You probably remember how the NFL Network, as it does every offseason, released its list of the Top 100 players as voted on by, well, the players.
There were three Arizona Cardinals named, with defensive end Calais Campbell coming in at No. 99, receiver Larry Fitzgerald at No. 68 and cornerback Patrick Peterson at No. 19.
Bill Barnwell of Grantland.com put out his own Top 100 players list, and in his version just two Cardinals made the cut.
The lowest Card ranked is Peterson, who landed at No. 47.
I’m as big a Patrick Peterson fan as anyone, but 2014 was a disappointing season for Arizona’s star cornerback. The Cardinals took him off punt-return duties after signing him to a lucrative contract extension, which was smart, but it also removed a way for Peterson to contribute to the team. He wasn’t responsible for the 226-yard bomb Demaryius Thomas laid on the Cardinals, as that was mostly Antonio Cromartie’s handiwork, but Peterson’s early-season struggles were noticeable, even as Arizona’s defense continued to play at a high level. An ankle injury couldn’t have helped, but Peterson also revealed after the season that he had been diagnosed with diabetes. With Peterson’s blood sugar now under control, he expects to play better in 2015.
Peterson’s struggles last season have been well documented, and it is believed the diabetes issue was a major factor in why he wasn’t the player many expected him to be. Even still, he finished the season with 46 total tackles, three interceptions, one sack and one touchdown.
Now healthy, Peterson has talked about feeling rejuvenated, and head coach Bruce Arians has hinted that he may give the Pro Bowler another shot at returning punts.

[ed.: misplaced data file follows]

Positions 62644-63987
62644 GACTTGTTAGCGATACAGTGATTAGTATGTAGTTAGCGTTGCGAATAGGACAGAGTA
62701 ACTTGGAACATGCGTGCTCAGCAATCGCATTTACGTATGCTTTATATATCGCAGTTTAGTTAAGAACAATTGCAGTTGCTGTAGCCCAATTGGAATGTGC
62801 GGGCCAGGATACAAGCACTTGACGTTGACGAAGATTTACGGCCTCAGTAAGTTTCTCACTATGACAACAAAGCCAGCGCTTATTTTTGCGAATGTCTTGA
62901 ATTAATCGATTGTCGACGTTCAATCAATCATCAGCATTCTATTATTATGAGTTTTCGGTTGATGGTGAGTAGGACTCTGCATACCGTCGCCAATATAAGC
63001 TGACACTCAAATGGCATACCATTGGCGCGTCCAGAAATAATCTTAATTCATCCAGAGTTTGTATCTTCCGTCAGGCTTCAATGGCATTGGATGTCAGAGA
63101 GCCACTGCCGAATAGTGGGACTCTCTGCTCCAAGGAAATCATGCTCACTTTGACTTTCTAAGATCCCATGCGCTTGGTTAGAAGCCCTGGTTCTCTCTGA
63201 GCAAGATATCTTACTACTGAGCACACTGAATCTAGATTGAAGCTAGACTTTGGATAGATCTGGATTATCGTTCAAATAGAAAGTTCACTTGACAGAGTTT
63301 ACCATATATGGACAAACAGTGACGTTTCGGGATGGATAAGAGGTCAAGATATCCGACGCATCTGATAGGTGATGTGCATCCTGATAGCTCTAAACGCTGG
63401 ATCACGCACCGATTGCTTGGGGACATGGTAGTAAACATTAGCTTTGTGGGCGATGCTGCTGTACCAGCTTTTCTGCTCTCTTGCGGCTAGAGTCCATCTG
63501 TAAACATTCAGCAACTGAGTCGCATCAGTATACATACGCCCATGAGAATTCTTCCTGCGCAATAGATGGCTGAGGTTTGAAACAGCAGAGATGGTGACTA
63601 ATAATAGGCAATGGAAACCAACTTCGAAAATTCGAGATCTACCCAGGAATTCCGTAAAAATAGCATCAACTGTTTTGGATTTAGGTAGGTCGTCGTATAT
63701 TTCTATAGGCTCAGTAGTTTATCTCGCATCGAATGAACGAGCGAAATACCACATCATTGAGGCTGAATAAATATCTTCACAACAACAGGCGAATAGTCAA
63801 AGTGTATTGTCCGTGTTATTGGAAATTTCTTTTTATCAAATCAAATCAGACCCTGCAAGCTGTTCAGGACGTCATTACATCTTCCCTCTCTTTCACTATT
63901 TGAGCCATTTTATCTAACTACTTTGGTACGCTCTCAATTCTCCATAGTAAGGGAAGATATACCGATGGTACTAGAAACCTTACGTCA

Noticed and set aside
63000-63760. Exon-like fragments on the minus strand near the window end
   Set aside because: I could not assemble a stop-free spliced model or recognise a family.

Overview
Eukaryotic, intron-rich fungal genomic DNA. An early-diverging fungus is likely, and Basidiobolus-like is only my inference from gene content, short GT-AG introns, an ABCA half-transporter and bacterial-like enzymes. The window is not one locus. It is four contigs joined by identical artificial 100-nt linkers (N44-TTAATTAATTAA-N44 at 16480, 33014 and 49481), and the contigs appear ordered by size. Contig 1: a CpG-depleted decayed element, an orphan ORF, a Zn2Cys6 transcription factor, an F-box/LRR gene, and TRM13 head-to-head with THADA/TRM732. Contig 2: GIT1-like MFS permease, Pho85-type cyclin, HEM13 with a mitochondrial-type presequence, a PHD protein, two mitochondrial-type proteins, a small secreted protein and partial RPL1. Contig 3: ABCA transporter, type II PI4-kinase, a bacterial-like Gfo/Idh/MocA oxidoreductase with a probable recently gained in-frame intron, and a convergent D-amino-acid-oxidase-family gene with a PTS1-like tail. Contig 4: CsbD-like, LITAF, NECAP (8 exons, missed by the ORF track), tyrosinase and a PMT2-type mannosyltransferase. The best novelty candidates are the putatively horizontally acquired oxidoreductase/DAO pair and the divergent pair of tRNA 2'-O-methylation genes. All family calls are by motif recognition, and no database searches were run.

The other Cardinal to make the list is Campbell, who came in at No. 29. Barnwell took issue with the first-time Pro Bowler’s ranking in the NFL Network version, which saw him a good many places below fellow defensive linemen Gerald McCoy and Ndamukong Suh.
Campbell does not belong 71 spots below McCoy and 75 spots below Suh, that’s for sure. He missed two games because Julius Thomas took him out with an illegal block and still managed to lead a mostly anonymous Arizona front seven to the league’s sixth-best run defense.
Statistically speaking, 2014 was not Campbell’s best season, as he finished with 59 tackles, seven sacks and one interception in 14 games. However, the former second-round pick has firmly established himself as one of the best defensive linemen in football, and his 2014 was good enough to give him a sixth straight season with at least 50 tackles and six sacks, extending a franchise record.
As for Fitzgerald, Barnwell noted in Part 1 of his rankings that while he believes the receiver does not belong in the top 100, his low standing is probably in part because of shaky quarterback play.